Distance: 2.5 miles
Time: 1 hour
Time: 1 hour
Rating: Easy Walk
Free from flu and with the sun suddenly shining, we decided to celebrate our recovery with a wander around the reservoirs.
Parking in the reservoirs car park (£1.50 for 3 hours at time of writing) in the implausibly romantic-sounding Startops End, Marsworth, we started with a cup of tea & a piece of cake at the Bluebell tearooms (nearly £10 for two coffees and two pieces of cake! Is that the price of things these days? I nearly fell over. It's a good thing I've gone back to work if that's the price of cake these days). The Chap refused all offers of cake, but at least consented to eat one of those little caramelised biscuits that come with coffee. It's a pleasant little cafe, and we were quite excited by the bookcase of kilner jars with tea on them - always a good excuse to come back and investigate!
The water is still looking really low in the reservoir, which corresponds to current reports that we have a drought going on. The anglers were still out here and there, however, these reservoirs apparently being famous for producing monster bream and other fishy fiends.
|Startops Reservoir with Pitstone Hill in the far distance.|
trout. This reservoir is a lot less obviously elevated and exposed, because shortly after joining the path you go into the line of trees that surrounds it. Bear left, and ignore the path that leads off to the right in a short time, instead heading straight on.
If bird watching is your thing, there are also a number of hides, and there had been a fair few waistcoated, bearded men with large and expensive cameras around Startops, but they hadn't got as far as Tringford. There were some pretty views from the hides, but no actual birds that we could see.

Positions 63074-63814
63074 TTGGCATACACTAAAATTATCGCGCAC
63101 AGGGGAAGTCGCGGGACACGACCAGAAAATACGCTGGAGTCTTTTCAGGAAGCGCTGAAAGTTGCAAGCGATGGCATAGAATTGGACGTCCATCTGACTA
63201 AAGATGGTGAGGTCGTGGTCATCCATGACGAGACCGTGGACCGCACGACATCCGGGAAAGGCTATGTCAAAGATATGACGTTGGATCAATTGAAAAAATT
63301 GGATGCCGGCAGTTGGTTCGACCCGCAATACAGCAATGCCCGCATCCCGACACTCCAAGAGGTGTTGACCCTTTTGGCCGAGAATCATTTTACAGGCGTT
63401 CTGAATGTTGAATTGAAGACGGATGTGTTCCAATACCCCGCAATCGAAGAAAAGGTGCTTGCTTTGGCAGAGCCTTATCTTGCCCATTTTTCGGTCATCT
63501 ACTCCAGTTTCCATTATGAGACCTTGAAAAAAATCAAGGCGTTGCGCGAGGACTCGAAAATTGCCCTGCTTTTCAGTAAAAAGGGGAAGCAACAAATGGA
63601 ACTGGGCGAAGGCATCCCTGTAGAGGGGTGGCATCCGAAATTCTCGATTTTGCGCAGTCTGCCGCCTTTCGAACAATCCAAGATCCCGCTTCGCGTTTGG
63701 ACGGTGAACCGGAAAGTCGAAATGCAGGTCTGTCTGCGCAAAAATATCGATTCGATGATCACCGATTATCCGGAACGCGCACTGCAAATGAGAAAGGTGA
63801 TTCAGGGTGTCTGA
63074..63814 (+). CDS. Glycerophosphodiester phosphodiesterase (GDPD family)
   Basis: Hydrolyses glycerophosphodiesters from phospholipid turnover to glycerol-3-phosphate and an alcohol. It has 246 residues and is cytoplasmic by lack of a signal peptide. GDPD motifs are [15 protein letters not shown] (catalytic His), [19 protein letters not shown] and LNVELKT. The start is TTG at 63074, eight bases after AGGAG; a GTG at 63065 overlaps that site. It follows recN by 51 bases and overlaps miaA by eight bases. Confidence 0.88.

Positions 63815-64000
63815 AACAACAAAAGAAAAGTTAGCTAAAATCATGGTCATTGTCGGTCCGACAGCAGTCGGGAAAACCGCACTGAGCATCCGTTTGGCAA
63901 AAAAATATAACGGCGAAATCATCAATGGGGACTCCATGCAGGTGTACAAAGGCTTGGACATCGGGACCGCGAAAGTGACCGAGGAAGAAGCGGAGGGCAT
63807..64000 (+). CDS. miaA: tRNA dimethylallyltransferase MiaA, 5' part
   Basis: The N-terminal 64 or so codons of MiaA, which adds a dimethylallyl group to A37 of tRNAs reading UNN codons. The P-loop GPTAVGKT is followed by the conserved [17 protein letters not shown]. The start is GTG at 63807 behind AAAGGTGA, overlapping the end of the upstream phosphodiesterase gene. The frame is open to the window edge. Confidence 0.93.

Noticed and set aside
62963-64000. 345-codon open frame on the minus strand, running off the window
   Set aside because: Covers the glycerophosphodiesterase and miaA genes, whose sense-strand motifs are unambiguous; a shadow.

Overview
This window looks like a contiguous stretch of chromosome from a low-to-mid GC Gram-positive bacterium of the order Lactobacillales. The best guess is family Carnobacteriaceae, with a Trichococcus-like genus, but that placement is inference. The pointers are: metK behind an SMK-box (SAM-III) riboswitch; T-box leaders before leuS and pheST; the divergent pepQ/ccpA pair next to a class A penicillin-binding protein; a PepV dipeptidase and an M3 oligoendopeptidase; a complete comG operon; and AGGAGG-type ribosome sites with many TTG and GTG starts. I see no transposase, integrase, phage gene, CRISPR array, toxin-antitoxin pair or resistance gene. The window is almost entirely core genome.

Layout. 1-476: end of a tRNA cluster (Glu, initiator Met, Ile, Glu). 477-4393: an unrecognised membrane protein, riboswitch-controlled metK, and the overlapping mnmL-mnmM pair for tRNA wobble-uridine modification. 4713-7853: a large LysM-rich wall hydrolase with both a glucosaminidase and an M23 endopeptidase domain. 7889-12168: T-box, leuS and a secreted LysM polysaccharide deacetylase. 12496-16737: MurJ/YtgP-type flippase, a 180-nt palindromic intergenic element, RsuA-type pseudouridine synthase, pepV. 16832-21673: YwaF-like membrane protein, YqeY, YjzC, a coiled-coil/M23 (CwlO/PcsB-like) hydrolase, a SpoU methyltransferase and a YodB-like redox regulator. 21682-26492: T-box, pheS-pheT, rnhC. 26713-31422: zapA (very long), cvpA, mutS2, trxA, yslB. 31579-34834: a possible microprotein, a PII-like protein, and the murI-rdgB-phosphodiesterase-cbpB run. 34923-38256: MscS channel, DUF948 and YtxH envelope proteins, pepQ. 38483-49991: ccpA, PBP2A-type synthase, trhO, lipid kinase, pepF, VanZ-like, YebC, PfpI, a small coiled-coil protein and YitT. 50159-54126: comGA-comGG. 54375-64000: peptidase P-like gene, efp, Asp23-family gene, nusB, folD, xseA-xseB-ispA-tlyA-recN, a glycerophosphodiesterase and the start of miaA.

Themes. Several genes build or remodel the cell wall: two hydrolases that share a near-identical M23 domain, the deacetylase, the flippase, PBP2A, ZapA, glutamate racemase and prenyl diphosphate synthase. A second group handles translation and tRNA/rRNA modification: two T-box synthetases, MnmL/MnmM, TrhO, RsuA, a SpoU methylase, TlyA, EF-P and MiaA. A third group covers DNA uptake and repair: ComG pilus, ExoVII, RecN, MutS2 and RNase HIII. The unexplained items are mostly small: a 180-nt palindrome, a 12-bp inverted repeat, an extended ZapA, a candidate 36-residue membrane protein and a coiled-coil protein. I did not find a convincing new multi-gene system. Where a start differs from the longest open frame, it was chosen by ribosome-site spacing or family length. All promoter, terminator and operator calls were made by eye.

|Tringford Reservoir from the bird hide|
I have learnt an interesting thing this week. I went round for lunch with a friend, and from my point of view watched her son throw food down his neck like all children who aren't my child seem to do. He ate rice cakes, all his own blueberries, then all of the Chap's blueberries, and then a yoghurt. "How marvellous to have a child that eats!" I thought. My own dear offspring consented only to eat marmite rice cakes and yoghurt while turning his nose up at the offer of fruit, cheese or chicken, before performing his usual trick of starting to whinge and flap to be taken out of his chair.
In some ways I'm glad it's not just me he does this to.
People say that having a baby will find any cracks you have in your relationship and turn them into potholes. Certainly, starting to wean a child will identify all the issues you have around food and crack them wide open. Truly, I feel I am the last person who should have responsibility for feeding this child, because my own anxieties are completely clouding any rational judgement I have around food. True, since slightly before Christmas and the infamous Mugging His Mother Of A Mince Pie Incident, his eating does seem to be slowly, slowly picking up, but there are still days when all he's had are three rice cakes and 20 oz of formula. Whatever happens, though, already in my head he is The Baby Who Will Not Eat. He could eat a whole packet of sausages, a loaf of bread and a bushel of apples every day for a week, but if on the next day he complained he might just have a bit of rice cake because he was feeling a bit full, and I would be there like a shot. "See! See! I told you! Only a rice cake for The Baby Who Doesn't Eat!"
|New Mill, Tring|
The concrete path we took along the side of the field looking over towards the mill ended in a white metal fence and a padlocked gate. A path lead off to the left, but we weren't sure if that would get us onto the road, and we knew that we wanted to get onto the road to head back towards Marsworth reservoir. ChapDad asserted that of course he could clamber over the fence while his small, sleeping infant son was strapped to him. I, of course, did what every sympathetic wife would do. I stood back and took pictures.
Once on the road, cross over a turn left along the pavement. In a hundred metres or so, you will see the path you could have taken before you climbed over the gate pop out onto the road. In two places. Feel a bit foolish. Carry on until a path leads off bearing gently right. This was the same path I had taken when I had walked here from the Grand Junction Arms at the end of last year, and we carried on along this path, past some ducks in the reeds and between Marsworth and Startops reservoirs.
When you get to the end of this path, we then headed straight on and bore left along the edge of the Grand Union canal, and then back to the Startops car park.
Things I Learnt
- I am not the only person who gets wound up by their child's eating. Or lack of it.
- My son does not need to worry about his cholesterol as yet. He's one.
- All you need is one sunny morning and suddenly the whole of the 3 counties area seems to decamp to these reservoirs!
Ordnance Survey Map: 181 (Chiltern Hills North)